Bin Laden Tweeters Shun the Limelight

The two men credited with breaking the news of 9/11 mastermind Osama bin Laden's death on Twitter are both shunning the spotlight a day later -- as much as one can shun the spotlight while broadcasting 140-character opinions to the world.

"Appreciate all the RTs [retweets] and props, but this moment belongs to Pres. Obama and the thousands who dedicated careers & lives to this fight," Keith Urbahn, chief of staff to former Defense Secretary Donald Rumsfeld, tweeted Monday morning.

Around 11 p.m. Sunday night, Urbahn tweeted: "So I'm told by a reputable person they have killed Osama Bin Laden. Hot damn."

Speculation that President Obama's upcoming address, announced an hour earlier, was about bin Laden's death had already spread throughout the Twittersphere and elsewhere online, but Urbahn and his speculative source were the most highly connected people to say it by that point, and the tweet spread like wildfire.

Urbahn quickly tried to play down the tweet's significance: "Ladies, gents, let's wait to see what the President says. Could be misinformation or pure rumor." Within minutes, though, the New York Times, CNN and other news outlets were reporting the same information. President Obama confirmed Bin Laden's death around 11:30 p.m.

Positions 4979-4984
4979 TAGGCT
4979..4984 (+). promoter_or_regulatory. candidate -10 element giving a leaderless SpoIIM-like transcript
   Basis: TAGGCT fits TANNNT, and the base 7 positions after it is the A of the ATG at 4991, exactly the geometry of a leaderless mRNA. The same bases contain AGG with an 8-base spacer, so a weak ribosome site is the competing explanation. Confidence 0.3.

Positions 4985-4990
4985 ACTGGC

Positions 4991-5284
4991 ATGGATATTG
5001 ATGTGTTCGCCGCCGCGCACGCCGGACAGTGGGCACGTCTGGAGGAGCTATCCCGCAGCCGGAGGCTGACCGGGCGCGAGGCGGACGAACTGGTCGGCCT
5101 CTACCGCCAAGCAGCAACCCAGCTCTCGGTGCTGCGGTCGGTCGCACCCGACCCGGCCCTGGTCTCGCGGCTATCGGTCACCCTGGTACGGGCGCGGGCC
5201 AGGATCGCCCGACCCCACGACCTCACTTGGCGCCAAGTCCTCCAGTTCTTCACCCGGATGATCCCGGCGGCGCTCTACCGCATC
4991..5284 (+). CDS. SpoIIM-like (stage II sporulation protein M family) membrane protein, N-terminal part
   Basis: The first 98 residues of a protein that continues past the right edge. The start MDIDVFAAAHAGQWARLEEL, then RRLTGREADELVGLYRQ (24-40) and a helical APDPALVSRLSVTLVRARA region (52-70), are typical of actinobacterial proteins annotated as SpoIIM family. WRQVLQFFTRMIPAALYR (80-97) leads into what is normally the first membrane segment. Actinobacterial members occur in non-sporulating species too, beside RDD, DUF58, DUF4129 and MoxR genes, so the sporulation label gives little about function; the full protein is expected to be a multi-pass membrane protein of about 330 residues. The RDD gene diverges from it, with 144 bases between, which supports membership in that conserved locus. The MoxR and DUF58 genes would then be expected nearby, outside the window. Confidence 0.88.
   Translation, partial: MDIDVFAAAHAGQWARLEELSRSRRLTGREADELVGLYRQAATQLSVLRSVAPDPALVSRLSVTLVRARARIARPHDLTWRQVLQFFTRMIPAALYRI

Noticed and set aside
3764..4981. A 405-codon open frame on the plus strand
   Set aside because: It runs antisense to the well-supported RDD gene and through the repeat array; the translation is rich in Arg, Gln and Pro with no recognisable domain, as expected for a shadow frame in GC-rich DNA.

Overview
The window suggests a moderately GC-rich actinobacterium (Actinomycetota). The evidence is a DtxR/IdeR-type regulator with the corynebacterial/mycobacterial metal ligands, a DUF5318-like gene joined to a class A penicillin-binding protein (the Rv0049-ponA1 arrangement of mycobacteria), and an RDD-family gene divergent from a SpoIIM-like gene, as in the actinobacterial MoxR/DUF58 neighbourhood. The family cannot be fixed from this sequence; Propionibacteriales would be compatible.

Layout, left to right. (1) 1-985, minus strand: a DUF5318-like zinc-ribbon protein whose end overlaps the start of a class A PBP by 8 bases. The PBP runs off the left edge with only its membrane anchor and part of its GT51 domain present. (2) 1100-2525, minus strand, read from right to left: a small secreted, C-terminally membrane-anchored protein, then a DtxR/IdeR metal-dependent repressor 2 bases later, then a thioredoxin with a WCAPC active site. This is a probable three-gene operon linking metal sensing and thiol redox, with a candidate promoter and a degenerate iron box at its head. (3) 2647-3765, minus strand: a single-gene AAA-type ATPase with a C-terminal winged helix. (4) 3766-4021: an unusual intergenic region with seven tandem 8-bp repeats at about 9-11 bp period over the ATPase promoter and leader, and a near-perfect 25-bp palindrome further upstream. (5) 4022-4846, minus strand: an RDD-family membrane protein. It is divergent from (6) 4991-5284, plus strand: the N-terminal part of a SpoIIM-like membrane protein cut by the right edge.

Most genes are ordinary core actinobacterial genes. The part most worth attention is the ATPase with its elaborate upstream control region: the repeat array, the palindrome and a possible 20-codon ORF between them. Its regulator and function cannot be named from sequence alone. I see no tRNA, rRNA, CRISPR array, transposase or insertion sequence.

At the point Urbahn went to bed, friends were already reporting seeing his tweet on CNN. When he woke up Monday morning, he reported having 3,000 new Twitter followers.

A few hours later he tweeted: "My source was a connected network TV news producer. Stories about 'the death of MSM' [mainstream media] because of my 'first' tweet are greatly exaggerated."

Several hours earlier and on the other side of the world, an IT consultant who identified himself as Sohaib Athar and tweets under the handle "ReallyVirtual" unwittingly live-blogged the CIA's attack on bin Laden's secret compound, describing the sound of the attacking helicopters and speculating about what they were doing.

After the significance of Athar's tweets spread throughout the world, he too tried to downplay their significance, tweeting "Bin Laden is dead. I didn't kill him. Please let me sleep now."